How to make misleading headlines while presenting facts, an example from PEW Research. A Limerick

A misleading headline from PEW

will fool you, and yet it is true.

If it’s stated as fact

it will make you react

if said without hullabaloo

The chart explains beautifully how the death rates have come down in Democratic districts and been more stable in Republican district.

Another, more descriptive headline would be: The death rate from COCID-19 in Democratic districts is improving. In mid April it used to be 3.7 times worse  than the death rate in Republican districts. It is now only 2.4 times worse.

Both statements are true, and both are partisan.

The PEW Research Center prides itself of being non-partisan. Here is their mission statement: We generate a foundation of facts that enriches the public dialogue and supports sound decision-making. We are nonprofit, nonpartisan and nonadvocacy. We value independence, objectivity, accuracy, rigor, humility, transparency and innovation.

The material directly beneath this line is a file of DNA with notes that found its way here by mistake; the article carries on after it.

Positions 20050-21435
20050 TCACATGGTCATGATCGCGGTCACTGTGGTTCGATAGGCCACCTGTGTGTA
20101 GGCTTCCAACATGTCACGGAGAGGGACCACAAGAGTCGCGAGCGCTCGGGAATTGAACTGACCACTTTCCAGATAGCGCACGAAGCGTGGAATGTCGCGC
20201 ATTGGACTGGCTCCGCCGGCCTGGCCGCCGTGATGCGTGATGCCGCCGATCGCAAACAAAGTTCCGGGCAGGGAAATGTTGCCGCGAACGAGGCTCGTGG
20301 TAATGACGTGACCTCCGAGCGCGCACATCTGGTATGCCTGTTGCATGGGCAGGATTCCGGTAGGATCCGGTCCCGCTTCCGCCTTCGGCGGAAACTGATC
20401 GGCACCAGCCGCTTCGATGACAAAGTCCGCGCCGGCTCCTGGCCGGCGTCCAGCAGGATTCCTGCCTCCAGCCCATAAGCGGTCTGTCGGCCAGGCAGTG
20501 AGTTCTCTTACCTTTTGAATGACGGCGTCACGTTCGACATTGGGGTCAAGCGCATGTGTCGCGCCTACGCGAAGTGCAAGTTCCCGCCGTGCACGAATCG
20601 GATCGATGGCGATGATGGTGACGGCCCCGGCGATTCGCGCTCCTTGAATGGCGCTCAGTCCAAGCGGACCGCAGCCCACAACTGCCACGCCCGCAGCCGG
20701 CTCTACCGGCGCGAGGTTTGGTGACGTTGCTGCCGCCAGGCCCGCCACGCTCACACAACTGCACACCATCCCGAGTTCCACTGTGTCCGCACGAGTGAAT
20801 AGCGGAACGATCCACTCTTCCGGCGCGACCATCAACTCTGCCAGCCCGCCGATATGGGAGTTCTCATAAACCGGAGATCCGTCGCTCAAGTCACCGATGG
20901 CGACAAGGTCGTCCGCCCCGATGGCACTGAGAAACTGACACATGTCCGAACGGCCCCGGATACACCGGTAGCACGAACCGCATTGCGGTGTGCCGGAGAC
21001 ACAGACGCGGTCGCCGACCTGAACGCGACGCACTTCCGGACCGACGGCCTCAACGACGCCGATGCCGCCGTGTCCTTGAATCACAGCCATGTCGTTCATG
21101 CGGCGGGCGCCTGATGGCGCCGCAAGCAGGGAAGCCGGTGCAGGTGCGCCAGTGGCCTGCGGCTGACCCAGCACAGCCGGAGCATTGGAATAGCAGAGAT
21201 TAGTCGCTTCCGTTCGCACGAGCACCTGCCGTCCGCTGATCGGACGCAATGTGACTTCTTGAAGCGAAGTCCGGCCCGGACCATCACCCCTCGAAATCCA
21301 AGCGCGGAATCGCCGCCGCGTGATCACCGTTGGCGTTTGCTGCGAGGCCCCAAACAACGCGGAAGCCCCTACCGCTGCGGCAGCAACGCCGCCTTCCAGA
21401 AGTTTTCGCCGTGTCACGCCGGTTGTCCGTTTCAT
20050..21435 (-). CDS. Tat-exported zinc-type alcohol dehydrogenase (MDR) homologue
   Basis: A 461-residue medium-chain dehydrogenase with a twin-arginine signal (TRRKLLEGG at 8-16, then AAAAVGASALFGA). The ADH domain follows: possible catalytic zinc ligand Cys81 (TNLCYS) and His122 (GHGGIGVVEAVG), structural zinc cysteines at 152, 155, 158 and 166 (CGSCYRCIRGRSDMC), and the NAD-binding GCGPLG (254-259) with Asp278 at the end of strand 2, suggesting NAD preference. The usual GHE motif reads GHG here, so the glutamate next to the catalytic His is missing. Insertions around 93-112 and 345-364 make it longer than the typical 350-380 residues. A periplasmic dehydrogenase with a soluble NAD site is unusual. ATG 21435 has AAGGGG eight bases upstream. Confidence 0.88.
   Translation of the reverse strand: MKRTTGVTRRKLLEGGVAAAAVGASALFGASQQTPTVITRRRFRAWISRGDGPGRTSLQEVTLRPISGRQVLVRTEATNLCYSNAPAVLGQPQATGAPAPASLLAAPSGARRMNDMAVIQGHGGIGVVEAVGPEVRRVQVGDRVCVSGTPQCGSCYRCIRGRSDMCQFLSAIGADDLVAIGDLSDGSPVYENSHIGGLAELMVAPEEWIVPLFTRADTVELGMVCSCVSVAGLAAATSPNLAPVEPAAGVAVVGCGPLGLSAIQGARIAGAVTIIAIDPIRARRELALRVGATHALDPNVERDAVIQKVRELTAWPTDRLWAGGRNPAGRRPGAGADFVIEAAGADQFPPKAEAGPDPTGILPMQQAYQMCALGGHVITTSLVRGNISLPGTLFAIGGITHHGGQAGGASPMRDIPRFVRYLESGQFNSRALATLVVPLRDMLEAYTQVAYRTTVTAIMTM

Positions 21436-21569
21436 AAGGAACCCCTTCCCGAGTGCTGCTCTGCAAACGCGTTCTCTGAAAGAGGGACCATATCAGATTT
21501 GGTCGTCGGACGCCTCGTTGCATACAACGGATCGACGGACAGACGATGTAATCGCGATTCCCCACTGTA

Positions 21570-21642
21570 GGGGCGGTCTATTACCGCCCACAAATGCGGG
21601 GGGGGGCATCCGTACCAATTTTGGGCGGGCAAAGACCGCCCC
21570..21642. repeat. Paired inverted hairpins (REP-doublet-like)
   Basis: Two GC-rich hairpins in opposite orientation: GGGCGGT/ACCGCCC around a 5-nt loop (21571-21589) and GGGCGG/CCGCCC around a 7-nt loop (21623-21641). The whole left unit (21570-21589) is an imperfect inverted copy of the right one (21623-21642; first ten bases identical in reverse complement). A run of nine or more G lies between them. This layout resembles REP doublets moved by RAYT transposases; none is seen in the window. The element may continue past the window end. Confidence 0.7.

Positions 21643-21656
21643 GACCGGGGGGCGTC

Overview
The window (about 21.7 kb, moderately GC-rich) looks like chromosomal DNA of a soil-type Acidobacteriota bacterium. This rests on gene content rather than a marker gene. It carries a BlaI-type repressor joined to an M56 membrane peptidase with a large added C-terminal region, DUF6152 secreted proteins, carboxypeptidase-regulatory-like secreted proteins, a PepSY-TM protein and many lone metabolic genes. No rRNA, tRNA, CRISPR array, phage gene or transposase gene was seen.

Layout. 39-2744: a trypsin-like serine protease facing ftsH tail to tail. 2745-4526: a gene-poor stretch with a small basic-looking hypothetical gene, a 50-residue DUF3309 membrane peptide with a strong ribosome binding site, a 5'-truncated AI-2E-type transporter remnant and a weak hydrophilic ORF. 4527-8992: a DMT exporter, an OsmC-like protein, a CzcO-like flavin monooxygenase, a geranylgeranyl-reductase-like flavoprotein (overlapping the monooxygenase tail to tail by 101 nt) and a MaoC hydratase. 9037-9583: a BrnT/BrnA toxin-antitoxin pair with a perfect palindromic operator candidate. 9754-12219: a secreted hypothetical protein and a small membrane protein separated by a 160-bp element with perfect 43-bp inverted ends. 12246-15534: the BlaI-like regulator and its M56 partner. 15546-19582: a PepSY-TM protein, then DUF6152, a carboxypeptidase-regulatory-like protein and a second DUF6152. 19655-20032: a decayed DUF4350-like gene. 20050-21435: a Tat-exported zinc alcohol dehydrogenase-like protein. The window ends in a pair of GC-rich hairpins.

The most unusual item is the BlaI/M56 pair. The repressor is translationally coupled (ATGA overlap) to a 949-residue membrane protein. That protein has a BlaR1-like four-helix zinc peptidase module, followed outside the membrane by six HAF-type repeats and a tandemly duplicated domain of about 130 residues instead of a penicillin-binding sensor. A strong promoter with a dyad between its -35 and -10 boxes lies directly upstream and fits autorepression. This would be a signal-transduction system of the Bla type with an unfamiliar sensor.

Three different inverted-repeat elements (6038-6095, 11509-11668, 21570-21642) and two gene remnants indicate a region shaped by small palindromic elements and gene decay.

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Retired engineer, graduated from Chalmers Technical University a long time ago with a degree in Technical Physics. Career in Aerospace, Analytical Chemistry, computer chip manufacturing and finally adjunct faculty at Pennsylvania State University, taught just one course in Computer Engineering, the Capstone Course.

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